San Francisco Sights to See
Cable Cars
The famous San Francisco cable cars

San Francisco is, with both intent and forethought no doubt, one of the most eccentric and mixed metropoli on the planet. The town is heavily populated with residents strongly opposed to anything commercial.

Yet, at the same time, it is also home to corporate headquarters of one of the world's largest banks (Bank of America) and several other mega-companies. Nowhere is this split personality more evident than, in of all places, the city's popular Cable Car rides.

Designated as official landmarks by the National Park Service back in 1964, the cable cars go much farther back to San Francisco's heyday in the 1870's. Though long recognized as a genuinely inefficient means of transportation, over the years, the cable cars have survived several attempts at decommissioning.

This is fortunate to the visitor. After all, when all is said and done, they're huge fun.

Fun? Yes? Expensive? Yes, again!

Prices range from $25-$50 for a one or two hour guided ride. Short trips for a few dollars are also available. They're crowded, but fun. All the cars are generally going to carry from 90 to 100 passengers and they pack them in. Long lines of wannabe riders are always waiting to get on. The wait can be anywhere from an hour to two hours or more.

However, despite the high price, the cramped space and the long wait, riding them is an experience that more than makes up for the least in most visitors' minds. Passing within a foot of one another as they make their way around the city, the car's tours encompass Ghiradelli Square and Pier 39, views of the bay at the Wharf and trips up and down the famed steep hills.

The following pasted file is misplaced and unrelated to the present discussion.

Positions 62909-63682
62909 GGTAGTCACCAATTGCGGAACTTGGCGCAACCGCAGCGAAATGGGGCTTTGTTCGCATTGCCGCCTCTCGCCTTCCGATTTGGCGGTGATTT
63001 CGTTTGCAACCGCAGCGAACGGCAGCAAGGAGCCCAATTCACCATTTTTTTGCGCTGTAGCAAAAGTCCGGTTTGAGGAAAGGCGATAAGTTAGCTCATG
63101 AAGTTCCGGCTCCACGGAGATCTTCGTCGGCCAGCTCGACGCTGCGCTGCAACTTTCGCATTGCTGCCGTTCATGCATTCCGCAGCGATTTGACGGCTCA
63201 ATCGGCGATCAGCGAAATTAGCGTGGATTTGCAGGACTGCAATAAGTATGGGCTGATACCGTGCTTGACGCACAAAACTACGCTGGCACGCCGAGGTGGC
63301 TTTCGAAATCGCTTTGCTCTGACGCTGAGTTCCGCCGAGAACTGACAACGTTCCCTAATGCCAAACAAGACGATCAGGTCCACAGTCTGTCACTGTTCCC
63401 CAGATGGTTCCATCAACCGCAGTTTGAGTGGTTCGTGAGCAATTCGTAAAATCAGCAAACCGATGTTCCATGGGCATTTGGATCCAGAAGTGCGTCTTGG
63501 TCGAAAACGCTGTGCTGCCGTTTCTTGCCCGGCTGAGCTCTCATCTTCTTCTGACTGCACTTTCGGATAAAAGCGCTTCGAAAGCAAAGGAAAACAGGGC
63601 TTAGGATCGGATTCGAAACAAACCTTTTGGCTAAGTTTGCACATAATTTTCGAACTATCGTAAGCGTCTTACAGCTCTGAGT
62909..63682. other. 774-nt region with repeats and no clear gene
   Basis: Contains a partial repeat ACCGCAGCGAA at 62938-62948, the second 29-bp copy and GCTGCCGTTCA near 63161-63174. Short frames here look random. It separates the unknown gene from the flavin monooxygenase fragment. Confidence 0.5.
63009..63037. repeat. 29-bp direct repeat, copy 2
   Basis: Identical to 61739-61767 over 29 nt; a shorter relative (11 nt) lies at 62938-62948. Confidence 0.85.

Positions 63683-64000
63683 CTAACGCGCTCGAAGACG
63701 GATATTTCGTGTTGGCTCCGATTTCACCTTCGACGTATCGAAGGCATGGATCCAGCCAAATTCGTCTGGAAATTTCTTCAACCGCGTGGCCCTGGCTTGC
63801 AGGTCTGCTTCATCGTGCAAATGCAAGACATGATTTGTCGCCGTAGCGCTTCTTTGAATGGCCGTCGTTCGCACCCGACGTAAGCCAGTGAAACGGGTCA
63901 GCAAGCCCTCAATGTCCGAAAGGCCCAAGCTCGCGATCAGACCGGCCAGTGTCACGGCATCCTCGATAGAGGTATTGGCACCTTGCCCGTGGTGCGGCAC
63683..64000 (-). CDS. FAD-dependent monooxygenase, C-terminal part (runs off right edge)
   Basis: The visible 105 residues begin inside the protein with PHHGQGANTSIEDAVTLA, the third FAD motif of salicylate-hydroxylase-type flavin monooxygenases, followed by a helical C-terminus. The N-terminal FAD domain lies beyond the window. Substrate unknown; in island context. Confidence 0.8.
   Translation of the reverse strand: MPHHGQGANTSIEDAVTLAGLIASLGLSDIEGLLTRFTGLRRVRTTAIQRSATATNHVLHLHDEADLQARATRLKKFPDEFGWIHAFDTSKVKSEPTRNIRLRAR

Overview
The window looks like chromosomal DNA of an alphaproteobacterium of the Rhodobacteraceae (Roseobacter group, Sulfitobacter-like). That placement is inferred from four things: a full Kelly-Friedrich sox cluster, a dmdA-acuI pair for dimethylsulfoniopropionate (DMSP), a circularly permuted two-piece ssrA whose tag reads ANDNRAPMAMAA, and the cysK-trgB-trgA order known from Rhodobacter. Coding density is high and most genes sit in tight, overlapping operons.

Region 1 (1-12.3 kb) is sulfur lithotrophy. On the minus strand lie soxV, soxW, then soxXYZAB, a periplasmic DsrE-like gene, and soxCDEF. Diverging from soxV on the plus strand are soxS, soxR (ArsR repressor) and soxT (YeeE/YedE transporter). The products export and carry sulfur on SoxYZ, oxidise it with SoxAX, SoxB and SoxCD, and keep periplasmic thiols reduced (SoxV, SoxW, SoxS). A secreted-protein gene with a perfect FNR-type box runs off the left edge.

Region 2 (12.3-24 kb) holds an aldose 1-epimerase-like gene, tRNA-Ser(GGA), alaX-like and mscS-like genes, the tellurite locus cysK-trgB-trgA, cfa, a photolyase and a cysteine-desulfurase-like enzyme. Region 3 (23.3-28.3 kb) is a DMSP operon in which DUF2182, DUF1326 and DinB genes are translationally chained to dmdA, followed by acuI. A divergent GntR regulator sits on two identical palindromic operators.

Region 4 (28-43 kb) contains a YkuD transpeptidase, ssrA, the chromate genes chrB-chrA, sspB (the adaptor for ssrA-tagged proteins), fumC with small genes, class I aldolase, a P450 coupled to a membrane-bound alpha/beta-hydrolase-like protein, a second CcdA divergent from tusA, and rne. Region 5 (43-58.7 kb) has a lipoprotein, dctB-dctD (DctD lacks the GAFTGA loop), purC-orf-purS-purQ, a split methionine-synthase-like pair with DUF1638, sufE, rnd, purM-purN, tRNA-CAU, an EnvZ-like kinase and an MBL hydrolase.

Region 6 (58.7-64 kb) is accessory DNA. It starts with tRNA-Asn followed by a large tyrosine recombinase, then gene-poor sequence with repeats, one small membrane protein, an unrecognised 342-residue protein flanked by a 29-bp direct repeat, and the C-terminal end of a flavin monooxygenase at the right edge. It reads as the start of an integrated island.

It's those hills that,at least in part, gave birth to the unusual device; or so legend has it. London-born engineer Andrew Hallidie (1836 - 1900) is said to have been watching horses haul a carriage up one when the lead slipped. The unfortunate animal took several others with him on a slide down the hill. This event caused Hallidie to vow to replace them and four years later, in 1873, he succeeded.

Visitors can easily get an idea of how the cars work simply by looking down through the center of the street. They have no diesel engines and no electrical motors. Just beneath the street is a cable that runs at a steady 9.5 miles per hour (5.4kph). When the operator pulls a lever that grabs hold of the cable, off you go.

Those seeking a ride can hop on or off a car at Pier 41, Ghiradelli Square and Union Square. During the trip, best experienced close to the edge and standing on the platform, according to afficianados, riders travel over a large part of the city.

Rides move through Chinatown and North Beach (home of the topless club boom of the 60's), the waterfront, downtown, the Palace of Fine Arts and near the Golden Gate Bridge and many more spots in the fabled city by the bay. Seventeen miles of track still remain along which the cars designated as "moving historical landmarks" move.

From their maiden run from the top of Clay Street in 1873, hence the original name "Clay Street Hill Railroad", to today's bustling city where it shares space with 300-horsepower SUVs and fuel efficient hybrid cars, San Francisco's cable cars have added their own iconoclastic flavor to this most colorful and diverse city.

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Page Updated 6:36 PM Wednesday 5/5/2015